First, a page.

In a new policy proposal from Brookings, researchers suggest a straightforward way to help the thousands of students who fall behind each year to catch up: individualized tutorials. The proposal is based on a model developed in 2004 by Match Education at its high school. Match—a highly respected charter network with four campuses that span grades pre-K–12—implements a high-dosage tutoring program at all of its schools.
In 2014, Match formed SAGA Innovations as a vehicle to extend its model into traditional public school systems. It works like this: Two students who have fallen behind in math are paired with a single tutor. Tutorials occur every school day, in addition to regular math classes. The small tutor-to-student ratio allows for individualized instruction and meaningful relationships. Students begin at the lowest math skill they have yet to master and then progress into more advanced work as their proficiency improves. Frequent assessments measure progress and pinpoint new areas for growth.
To test how this program would fare in traditional public schools, researchers conducted a large-scale, randomized controlled trial during the 2013–14 school year in twelve disadvantaged Chicago high schools. With the help of Chicago Public Schools (CPS), researchers identified over 2,700 incoming male ninth and tenth graders who were at an elevated risk of dropping out. Approximately six hundred students were randomly assigned tutorial intervention, while the control group continued to receive the usual services provided by CPS. Ninety-five percent of participants in the study were either black or Hispanic, 90 percent were eligible for free or reduced-price lunch, and 49 percent had failed at least one course the prior year. Participants had also missed about a month of school on average and carried a 2.2 GPA.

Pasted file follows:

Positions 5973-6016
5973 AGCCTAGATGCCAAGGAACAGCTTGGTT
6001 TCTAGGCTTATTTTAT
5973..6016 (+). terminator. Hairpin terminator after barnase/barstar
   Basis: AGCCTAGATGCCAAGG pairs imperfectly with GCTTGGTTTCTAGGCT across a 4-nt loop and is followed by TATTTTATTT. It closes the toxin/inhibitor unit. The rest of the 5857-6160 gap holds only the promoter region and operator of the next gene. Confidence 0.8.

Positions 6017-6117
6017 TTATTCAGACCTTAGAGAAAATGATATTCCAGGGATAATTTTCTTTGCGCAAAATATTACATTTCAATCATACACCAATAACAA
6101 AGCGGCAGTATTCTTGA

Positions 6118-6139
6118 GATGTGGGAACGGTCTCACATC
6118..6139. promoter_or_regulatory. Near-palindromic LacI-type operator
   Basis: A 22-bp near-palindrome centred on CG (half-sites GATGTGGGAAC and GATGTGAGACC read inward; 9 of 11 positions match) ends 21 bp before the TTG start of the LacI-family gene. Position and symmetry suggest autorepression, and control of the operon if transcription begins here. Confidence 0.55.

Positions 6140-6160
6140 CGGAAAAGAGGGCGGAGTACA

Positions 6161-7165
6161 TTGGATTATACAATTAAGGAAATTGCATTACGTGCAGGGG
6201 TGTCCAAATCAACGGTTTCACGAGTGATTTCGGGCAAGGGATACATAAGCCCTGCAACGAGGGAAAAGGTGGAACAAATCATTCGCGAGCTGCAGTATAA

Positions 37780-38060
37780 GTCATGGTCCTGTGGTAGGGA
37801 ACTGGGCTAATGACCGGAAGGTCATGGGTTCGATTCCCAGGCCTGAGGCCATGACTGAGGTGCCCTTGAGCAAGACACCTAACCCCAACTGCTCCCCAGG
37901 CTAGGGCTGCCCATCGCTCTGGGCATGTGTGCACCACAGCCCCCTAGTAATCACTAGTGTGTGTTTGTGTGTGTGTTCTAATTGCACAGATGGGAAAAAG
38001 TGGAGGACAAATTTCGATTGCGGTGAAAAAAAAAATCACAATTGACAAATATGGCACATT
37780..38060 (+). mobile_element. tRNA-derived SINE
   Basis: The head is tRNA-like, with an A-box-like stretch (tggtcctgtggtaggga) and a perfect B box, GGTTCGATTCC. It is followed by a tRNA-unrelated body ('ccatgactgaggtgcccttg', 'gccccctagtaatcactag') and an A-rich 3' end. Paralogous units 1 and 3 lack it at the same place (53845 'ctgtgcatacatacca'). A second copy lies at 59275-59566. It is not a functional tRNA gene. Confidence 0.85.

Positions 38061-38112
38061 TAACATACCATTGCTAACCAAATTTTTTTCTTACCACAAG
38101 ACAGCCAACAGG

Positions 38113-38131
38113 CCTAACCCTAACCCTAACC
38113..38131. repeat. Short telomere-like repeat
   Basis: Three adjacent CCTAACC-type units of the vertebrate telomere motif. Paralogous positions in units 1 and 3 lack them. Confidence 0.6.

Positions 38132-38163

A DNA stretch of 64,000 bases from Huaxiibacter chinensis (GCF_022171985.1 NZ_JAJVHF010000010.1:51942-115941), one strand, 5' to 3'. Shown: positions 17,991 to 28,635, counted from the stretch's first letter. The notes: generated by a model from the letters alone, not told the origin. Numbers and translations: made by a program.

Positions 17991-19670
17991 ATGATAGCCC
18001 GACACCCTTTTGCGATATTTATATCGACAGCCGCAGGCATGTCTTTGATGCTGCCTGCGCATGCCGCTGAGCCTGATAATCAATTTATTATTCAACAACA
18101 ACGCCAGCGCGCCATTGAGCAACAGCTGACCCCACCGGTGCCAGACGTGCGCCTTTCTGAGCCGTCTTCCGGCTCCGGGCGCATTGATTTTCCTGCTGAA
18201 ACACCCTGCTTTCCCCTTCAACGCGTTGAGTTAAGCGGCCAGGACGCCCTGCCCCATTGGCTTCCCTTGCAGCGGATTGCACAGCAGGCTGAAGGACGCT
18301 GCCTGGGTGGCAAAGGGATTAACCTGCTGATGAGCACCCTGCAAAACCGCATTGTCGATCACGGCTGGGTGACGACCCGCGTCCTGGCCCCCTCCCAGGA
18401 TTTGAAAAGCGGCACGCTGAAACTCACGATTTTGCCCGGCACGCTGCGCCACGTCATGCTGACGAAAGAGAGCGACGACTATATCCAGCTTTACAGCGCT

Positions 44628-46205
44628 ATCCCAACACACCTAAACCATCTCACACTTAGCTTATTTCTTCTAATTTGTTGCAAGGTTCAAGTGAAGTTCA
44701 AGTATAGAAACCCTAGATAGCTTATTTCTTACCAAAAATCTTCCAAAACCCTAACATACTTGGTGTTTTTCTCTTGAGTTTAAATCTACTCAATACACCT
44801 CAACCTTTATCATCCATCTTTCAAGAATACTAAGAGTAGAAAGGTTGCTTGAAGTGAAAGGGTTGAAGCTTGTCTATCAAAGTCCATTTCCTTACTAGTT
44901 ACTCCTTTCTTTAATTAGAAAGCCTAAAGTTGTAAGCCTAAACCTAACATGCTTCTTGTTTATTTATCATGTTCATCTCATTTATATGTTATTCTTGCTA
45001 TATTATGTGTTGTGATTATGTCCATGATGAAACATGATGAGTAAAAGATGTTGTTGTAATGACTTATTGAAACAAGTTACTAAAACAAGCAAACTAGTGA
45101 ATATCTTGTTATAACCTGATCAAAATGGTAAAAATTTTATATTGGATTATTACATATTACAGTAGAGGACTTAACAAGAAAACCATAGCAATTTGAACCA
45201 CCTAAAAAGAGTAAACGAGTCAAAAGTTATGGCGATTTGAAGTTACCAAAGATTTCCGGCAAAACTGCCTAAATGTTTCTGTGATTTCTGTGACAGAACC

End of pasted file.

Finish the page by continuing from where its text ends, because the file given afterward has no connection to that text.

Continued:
Results from the trial are impressive. Researchers estimate that the program helped students gain between one and two extra years of math above what is normally learned in a single year. Students who participated in the tutorials also saw substantial gains in math test scores compared to the control group (as measured by ACT’s Explore and Plan tests and additional math achievement tests administered to a randomly selected sub-sample). Participating students improved their math grades, and the chances that they would fail their math courses were cut in half. Students improved in other subjects as well: Their chances of failing a non-math course were reduced by 25 percent. Finally, researchers found that the program narrowed the black/white test score gap by almost one-third in one year (though they also point out that this intervention would not cut the test score gap by that much every year).
Of course, no policy proposal would be complete without a discussion of costs. The researchers note that the program spends about $3,800 annually per student, but they estimate that this amount could be lowered to $2,500 per student if the program were delivered on a large scale. The authors suggest that districts use Title I funds or take advantage of ESSA’s new provision allowing states to reserve up to 3 percent of funding for “direct student services” such as tutoring. (In most places, though, federal funds won’t be nearly sufficient.) Finding enough tutors is another important question, though the researchers have a clear answer for that as well. Match currently operates their program with thousands of students in several cities but continues to receive approximately 5–20 applications for every opening. Overall, despite the high cost, Match’s individualized tutorial program is a promising idea—one that struggling districts would be wise to consider.
SOURCE: Roseanna Ander, Jonathan Guryan, and Jens Ludwig, “Improving Academic Outcomes for Disadvantaged Students: Scaling Up Individualized Tutorials,” Brookings Institution, (March 2016).